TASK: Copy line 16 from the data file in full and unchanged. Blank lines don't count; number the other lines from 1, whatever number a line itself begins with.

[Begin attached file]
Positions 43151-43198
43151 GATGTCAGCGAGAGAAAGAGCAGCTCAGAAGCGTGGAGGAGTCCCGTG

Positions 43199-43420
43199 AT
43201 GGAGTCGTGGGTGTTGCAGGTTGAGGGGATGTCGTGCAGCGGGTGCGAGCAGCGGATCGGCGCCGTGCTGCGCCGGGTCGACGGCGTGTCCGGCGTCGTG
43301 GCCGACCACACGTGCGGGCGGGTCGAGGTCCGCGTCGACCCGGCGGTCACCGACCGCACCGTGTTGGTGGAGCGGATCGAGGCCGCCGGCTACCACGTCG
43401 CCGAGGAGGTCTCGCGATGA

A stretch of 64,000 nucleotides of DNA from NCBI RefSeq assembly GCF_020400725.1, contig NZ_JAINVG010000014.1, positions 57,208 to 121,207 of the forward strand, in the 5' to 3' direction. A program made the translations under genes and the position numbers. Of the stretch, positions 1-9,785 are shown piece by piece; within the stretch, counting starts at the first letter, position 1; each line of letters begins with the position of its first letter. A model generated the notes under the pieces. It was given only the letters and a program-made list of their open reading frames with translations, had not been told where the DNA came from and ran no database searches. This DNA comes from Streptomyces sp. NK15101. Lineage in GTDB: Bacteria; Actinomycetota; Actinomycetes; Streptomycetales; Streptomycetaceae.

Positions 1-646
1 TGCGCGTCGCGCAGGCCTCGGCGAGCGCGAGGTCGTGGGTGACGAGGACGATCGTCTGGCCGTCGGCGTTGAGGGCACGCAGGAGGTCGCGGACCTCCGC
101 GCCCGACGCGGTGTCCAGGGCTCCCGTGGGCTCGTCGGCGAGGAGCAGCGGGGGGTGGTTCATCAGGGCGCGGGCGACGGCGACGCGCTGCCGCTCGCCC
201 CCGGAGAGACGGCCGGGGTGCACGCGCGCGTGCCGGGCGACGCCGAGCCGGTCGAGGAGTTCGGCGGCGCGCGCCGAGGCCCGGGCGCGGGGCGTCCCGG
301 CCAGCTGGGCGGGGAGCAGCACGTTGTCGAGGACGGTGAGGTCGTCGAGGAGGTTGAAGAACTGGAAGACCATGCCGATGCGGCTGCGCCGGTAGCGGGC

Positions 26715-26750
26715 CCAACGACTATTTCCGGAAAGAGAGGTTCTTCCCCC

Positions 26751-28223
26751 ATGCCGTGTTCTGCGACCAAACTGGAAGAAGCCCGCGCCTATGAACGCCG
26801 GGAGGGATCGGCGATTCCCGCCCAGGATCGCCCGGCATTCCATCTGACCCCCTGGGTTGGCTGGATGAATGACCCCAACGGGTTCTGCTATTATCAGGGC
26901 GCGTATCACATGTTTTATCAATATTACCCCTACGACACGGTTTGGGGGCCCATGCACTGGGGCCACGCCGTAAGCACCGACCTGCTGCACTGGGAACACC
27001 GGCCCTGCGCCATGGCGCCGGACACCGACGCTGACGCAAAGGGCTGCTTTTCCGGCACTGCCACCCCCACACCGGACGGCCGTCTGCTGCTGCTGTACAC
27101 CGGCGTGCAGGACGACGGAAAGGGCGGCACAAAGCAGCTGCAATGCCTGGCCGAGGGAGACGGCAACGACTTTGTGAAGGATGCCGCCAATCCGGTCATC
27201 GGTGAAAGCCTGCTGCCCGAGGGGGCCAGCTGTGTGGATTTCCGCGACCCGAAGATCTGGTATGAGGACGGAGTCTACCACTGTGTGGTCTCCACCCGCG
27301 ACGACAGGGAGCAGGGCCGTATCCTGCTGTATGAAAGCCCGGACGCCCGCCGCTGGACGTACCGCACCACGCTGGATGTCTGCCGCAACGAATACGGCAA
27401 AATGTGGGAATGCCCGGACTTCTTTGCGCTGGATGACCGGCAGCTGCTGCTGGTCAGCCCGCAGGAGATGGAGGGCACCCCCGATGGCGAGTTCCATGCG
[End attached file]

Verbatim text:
Positions 26751-28223